Author + information
- Received January 22, 2018
- Revision received February 28, 2018
- Accepted March 1, 2018
- Published online July 2, 2018.
- Tobias Schmidt, MDa,∗ (, )
- Martin B. Leon, MDb,
- Roxana Mehran, MDc,
- Karl-Heinz Kuck, MDa,
- Maria C. Alu, MSb,
- Ryan E. Braumann, BSd,
- Susheel Kodali, MDb,
- Samir R. Kapadia, MDe,
- Axel Linke, MDf,
- Raj Makkar, MDg,
- Christoph Naber, MDh,
- Maria E. Romero, MDd,
- Renu Virmani, MDd and
- Christian Frerker, MDa
- aDepartment of Cardiology, Asklepios Klinik St. Georg, Hamburg, Germany
- bColumbia University Irving Medical Center, New York, New York
- cMount Sinai School of Medicine, New York, New York
- dCVPath Institute, Inc., Gaithersburg, Maryland
- eCleveland Clinic, Cleveland, Ohio
- fHerzzentrum Leipzig GmbH–Universitätsklinik, Leipzig, Germany
- gCedars-Sinai Medical Center, Los Angeles, California
- hUniversity Hospital of Essen, Essen, Germany
- ↵∗Address for correspondence:
Dr. Tobias Schmidt, Department of Cardiology, Asklepios Klinik St. Georg, Lohmühlenstrasse 5, 20099 Hamburg, Germany.
Objectives This study investigated differences between transcatheter heart valve (THV) types and regarding debris captured by a cerebral embolic protection system (Claret Medical Sentinel, Santa Rosa, California).
Background Differences of THV types and cerebral injury after transcatheter aortic valve replacement (TAVR) are not well understood.
Methods A total of 246 patients pooled from 2 prospective studies (SENTINEL [Cerebral Protection in Transcatheter Aortic Valve Replacement] trial, N = 100; SENTINEL-H [Histopathology of Embolic Debris Captured During Transcatheter Aortic Valve Replacement] trial, N = 146) were included in the analysis. Histopathologic assessment and histomorphometric analyses of debris were compared with THV types. Analyses were differentiated by particle size (≥150, ≥500, and ≥1,000 μm), particle count, total particle area, and maximum of largest dimension. Only commercially available THVs were included: 16% Evolut R (EvR), 15% Lotus, 59% SAPIEN 3 (S3), and 10% SAPIEN XT (XT).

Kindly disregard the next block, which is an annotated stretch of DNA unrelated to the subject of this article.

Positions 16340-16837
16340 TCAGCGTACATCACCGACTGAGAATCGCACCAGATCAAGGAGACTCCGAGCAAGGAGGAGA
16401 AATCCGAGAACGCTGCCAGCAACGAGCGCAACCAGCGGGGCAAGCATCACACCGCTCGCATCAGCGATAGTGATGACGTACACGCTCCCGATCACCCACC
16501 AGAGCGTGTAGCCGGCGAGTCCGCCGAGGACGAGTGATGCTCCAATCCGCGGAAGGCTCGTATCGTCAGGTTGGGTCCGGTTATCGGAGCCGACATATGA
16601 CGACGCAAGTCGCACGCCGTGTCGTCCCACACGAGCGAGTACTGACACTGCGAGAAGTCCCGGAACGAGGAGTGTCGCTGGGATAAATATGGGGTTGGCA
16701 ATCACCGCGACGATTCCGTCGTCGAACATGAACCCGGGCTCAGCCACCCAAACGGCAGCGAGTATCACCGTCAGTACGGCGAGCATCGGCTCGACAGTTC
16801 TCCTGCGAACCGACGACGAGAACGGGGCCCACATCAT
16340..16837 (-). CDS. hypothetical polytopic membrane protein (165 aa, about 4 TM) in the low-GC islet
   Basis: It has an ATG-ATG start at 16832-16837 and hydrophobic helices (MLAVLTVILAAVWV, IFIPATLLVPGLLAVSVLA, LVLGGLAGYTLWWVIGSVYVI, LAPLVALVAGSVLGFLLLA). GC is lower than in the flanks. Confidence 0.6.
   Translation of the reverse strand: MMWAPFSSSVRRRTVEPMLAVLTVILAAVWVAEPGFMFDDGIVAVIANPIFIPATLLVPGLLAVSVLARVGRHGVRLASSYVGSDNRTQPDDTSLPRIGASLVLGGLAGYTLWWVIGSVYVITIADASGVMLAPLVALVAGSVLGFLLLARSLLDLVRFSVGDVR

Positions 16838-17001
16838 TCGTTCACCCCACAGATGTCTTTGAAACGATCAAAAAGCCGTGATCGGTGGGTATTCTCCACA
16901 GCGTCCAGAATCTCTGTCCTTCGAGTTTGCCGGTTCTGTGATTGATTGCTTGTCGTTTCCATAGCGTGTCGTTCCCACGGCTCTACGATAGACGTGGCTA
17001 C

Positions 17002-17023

Results Particles were captured in 99% of patients. There was a significantly higher amount of debris related to the vascular bed (valve tissue, arterial wall, calcification) in EvR patients compared with S3 patients; 53% of all patients irrespective of valve type had at least 1 particle ≥1 mm. Larger particles (≥500 and ≥1,000 μm) were significantly more frequent in EvR than XT and S3 patients. Lotus patients with particles ≥1,000 μm were significantly more frequent than in S3 patients. Particle count, total particle area, and maximum of largest dimension were significantly higher in both Lotus and EvR patients compared with S3 and XT.
Conclusions Debris was captured in 99% of patients, of whom 53% had at least 1 particle of debris >1 mm. The number and size of particles captured during a procedure in which EvR or Lotus THV was used were higher and larger than with a Sapien THV. Regardless, embolic debris, including large particles, is universal across valve types and provides mechanistic support for the potential benefit of using cerebral embolic protection in all TAVR procedures.